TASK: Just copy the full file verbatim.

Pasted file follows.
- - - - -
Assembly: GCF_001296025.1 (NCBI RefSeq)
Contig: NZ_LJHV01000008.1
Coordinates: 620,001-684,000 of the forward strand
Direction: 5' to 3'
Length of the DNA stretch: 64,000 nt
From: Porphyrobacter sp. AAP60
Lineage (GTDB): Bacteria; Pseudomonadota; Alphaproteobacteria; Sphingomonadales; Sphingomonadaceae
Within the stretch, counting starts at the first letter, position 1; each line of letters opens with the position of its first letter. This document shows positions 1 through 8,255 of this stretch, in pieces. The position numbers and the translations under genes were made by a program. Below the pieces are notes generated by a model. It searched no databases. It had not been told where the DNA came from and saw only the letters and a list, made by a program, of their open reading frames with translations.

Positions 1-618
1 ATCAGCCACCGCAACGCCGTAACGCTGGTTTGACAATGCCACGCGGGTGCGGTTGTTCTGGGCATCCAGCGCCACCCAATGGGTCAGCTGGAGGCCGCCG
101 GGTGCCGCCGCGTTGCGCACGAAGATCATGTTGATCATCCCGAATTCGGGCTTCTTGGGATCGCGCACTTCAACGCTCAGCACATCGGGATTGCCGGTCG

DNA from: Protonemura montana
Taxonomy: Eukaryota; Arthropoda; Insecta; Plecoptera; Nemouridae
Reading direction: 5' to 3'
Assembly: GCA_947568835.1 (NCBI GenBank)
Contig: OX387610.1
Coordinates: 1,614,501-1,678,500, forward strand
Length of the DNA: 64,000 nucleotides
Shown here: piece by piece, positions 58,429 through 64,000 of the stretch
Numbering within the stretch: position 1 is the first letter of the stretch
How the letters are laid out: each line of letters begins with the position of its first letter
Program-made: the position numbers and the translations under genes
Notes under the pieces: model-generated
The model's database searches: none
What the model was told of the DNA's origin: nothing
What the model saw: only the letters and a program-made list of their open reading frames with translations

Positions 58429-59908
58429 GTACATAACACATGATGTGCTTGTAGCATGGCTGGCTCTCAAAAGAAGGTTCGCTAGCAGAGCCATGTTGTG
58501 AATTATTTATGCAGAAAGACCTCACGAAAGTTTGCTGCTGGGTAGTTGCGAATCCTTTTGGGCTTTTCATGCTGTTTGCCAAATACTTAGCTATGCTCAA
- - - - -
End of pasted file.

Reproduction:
Assembly: GCF_001296025.1 (NCBI RefSeq)
Contig: NZ_LJHV01000008.1
Coordinates: 620,001-684,000 of the forward strand
Direction: 5' to 3'
Length of the DNA stretch: 64,000 nt
From: Porphyrobacter sp. AAP60
Lineage (GTDB): Bacteria; Pseudomonadota; Alphaproteobacteria; Sphingomonadales; Sphingomonadaceae
Within the stretch, counting starts at the first letter, position 1; each line of letters opens with the position of its first letter. This document shows positions 1 through 8,255 of this stretch, in pieces. The position numbers and the translations under genes were made by a program. Below the pieces are notes generated by a model. It searched no databases. It had not been told where the DNA came from and saw only the letters and a list, made by a program, of their open reading frames with translations.

Positions 1-618
1 ATCAGCCACCGCAACGCCGTAACGCTGGTTTGACAATGCCACGCGGGTGCGGTTGTTCTGGGCATCCAGCGCCACCCAATGGGTCAGCTGGAGGCCGCCG
101 GGTGCCGCCGCGTTGCGCACGAAGATCATGTTGATCATCCCGAATTCGGGCTTCTTGGGATCGCGCACTTCAACGCTCAGCACATCGGGATTGCCGGTCG

DNA from: Protonemura montana
Taxonomy: Eukaryota; Arthropoda; Insecta; Plecoptera; Nemouridae
Reading direction: 5' to 3'
Assembly: GCA_947568835.1 (NCBI GenBank)
Contig: OX387610.1
Coordinates: 1,614,501-1,678,500, forward strand
Length of the DNA: 64,000 nucleotides
Shown here: piece by piece, positions 58,429 through 64,000 of the stretch
Numbering within the stretch: position 1 is the first letter of the stretch
How the letters are laid out: each line of letters begins with the position of its first letter
Program-made: the position numbers and the translations under genes
Notes under the pieces: model-generated
The model's database searches: none
What the model was told of the DNA's origin: nothing
What the model saw: only the letters and a program-made list of their open reading frames with translations

Positions 58429-59908
58429 GTACATAACACATGATGTGCTTGTAGCATGGCTGGCTCTCAAAAGAAGGTTCGCTAGCAGAGCCATGTTGTG
58501 AATTATTTATGCAGAAAGACCTCACGAAAGTTTGCTGCTGGGTAGTTGCGAATCCTTTTGGGCTTTTCATGCTGTTTGCCAAATACTTAGCTATGCTCAA